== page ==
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SBD/March 27, 2013/Leagues and Governing BodiesPrint All
Aside from driver Denny Hamlin suffering an injury, Sunday's Sprint Cup race at Auto Club Speedway is just what NASCAR Chair & CEO Brian France “wants the sport to look like,” according to David Newton of ESPN.com. France yesterday said, "What I know is when the racing is tighter and there's more passing, there's just more excitement and more contact and more things that happen. That's kind of what NASCAR is all about.” Hamlin’s wreck with Joey Logano during the Auto Club 400 marked the “second time in two weeks the drivers were involved in an on-track incident.” But France said that he has “no plans to talk to them about settling their feud.” France: “What they did in the last 20 laps is exactly what we would have expected them to do. This is a contact sport. It's always been a contact sport, especially late in the race.” Newton noted Hamlin's crash “raised the question of why there weren't SAFER barriers on the inside retaining wall where his car hit, and why tracks aren't required to have SAFER barriers everywhere.” France said that NASCAR is “studying Hamlin's crash carefully, and that if experts recommend SAFER barriers are needed where it occurred, the governing body will make that recommendation to the track.” But he added that the solution “is not as simple as putting barriers everywhere.” France: "There's not a one-solution-fits-all-problem with the wall. Some walls, it might sling the car back into the racing groove at the wrong time. They'll never put SAFER barriers up everywhere because that's not the best approach.” France also believes that the “quality of racing is better than ever” with the new Gen-6 car. Still, he “didn't rule out tweaks in the future or a change in the package for restrictor-plate racing at Daytona and Talladega” (ESPN.com, 3/26).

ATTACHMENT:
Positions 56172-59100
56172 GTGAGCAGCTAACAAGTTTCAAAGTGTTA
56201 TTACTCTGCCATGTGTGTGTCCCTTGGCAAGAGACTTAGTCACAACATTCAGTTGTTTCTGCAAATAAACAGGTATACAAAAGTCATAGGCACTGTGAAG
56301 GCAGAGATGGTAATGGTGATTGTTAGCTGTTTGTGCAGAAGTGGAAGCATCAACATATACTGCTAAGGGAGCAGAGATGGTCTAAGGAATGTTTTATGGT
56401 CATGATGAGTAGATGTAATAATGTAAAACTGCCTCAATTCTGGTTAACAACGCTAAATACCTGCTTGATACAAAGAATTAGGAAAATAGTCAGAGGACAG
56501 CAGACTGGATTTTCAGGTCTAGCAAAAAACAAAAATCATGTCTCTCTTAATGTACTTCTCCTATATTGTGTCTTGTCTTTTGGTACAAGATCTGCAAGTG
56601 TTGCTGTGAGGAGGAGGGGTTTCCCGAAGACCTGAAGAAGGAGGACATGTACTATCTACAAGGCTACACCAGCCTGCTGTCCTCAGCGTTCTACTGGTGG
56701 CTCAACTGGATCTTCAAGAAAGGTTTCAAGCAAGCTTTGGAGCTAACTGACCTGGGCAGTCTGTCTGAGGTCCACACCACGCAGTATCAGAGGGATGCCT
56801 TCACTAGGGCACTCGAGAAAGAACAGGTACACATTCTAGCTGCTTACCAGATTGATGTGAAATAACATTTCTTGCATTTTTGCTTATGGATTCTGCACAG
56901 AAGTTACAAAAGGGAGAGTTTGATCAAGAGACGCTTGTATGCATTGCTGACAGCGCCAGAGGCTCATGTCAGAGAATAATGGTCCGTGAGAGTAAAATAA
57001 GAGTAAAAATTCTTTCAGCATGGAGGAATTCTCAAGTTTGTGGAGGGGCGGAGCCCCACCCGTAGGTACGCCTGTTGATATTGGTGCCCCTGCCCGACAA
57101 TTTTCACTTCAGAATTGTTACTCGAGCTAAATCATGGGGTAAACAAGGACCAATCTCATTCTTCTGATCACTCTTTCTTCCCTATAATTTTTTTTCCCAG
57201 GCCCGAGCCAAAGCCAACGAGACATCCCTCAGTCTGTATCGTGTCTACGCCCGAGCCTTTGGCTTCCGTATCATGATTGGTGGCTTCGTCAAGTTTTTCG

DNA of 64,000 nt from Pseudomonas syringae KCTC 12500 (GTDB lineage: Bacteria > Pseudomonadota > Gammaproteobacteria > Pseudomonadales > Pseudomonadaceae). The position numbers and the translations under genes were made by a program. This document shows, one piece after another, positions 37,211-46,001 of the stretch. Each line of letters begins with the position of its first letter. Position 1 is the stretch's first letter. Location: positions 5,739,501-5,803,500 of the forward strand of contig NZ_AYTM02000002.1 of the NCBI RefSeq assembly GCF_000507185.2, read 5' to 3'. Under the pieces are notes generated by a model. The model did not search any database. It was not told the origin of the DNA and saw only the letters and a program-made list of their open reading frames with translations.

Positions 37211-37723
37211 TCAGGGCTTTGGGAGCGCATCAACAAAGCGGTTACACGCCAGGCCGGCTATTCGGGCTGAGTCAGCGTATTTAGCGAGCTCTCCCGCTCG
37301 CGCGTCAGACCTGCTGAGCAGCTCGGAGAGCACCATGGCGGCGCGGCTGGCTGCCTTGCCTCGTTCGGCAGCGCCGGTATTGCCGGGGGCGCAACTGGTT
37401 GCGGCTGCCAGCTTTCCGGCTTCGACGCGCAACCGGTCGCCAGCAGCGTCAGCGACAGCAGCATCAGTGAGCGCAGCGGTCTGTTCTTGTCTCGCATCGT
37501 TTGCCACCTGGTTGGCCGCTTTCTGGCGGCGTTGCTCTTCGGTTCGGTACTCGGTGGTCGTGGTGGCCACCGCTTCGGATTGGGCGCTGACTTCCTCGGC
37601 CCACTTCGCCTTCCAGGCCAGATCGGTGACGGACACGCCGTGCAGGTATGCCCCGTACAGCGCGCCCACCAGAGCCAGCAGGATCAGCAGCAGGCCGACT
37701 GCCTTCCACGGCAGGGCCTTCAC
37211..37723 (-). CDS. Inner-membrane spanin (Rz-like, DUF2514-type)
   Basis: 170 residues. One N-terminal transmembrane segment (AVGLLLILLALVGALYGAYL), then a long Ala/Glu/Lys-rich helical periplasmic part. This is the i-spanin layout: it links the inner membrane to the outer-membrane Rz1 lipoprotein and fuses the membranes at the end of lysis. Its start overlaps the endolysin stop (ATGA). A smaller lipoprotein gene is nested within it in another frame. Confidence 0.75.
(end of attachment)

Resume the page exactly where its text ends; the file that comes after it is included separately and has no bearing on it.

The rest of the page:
COMING OUT SWINGING: NBC Sports Network’s Dave Briggs noted Fox' overnight ratings for the NASCAR Sprint Cup Auto Club 400 were up 32% on Sunday and said, "Obviously not because of the racing, probably because of the fighting.” NBC Sports Net’s Michelle Beadle said of the improved ratings, “It’ll be interesting to see what they are when they come back after Easter.” Briggs noted Fox analyst Darrell Waltrip "might have the greatest idea for NASCAR." He said that fans "shouldn’t necessarily shun the fighting, you should actually embrace it and promote it.” Beadle: “I like the idea that they're embracing it. Controversy is never bad when you want your sport to be talked about, period” (“The Crossover,” NBCSN, 3/26).
IndyCar driver James Hinchcliffe “offered fans a much-needed fresh face in the winner’s circle at Sunday’s opener in St. Petersburg, Fla.,” and series officials are “hoping it won't be his last,” according to Anthony Schoettle of the INDIANAPOLIS BUSINESS JOURNAL. If Hinchcliffe “continues to race past the big boys at Penske Racing and Ganassi Racing, he could someday be on the radar beyond the world of motorsports.” But IndyCar officials “will have to promote Hinchcliffe to reap the benefits of his recent success,” and driver promotion “hasn’t been a strong suit” for the racing circuit. Hinchcliffe is “not a cure-all for IndyCar’s challenges,” but featuring a few winning drivers like him “can only help.” In addition, he is “good for his sponsor” Go Daddy after he replaced Danica Patrick last season. He “might not have Patrick’s sex appeal, but he gives Go Daddy something she never could -- a driver who is good enough on ovals and road courses to contend for the overall IndyCar title” (IBJ.com, 3/26). In Toronto, Dean McNulty wrote under the header, “James Hinchcliffe’s Indy Win A Breath Of Fresh Air.” Team Owner Michael Andretti said that Hinchcliffe's win “accentuates the fact that the series has personalities and that should translate into more fans watching on television and in the stands” (TORONTO SUN, 3/26). USA TODAY’s Nate Ryan wrote Hinchcliffe has “the magnetic personality that a struggling series is desperate to promote in order to regain its mojo.” Voted the series' most popular driver last year, Hinchcliffe is “charming, engaging and occasionally goofy.” His win should “be a major stride toward brand identity -- for both Hinchcliffe and IndyCar” (USATODAY.com, 3/24).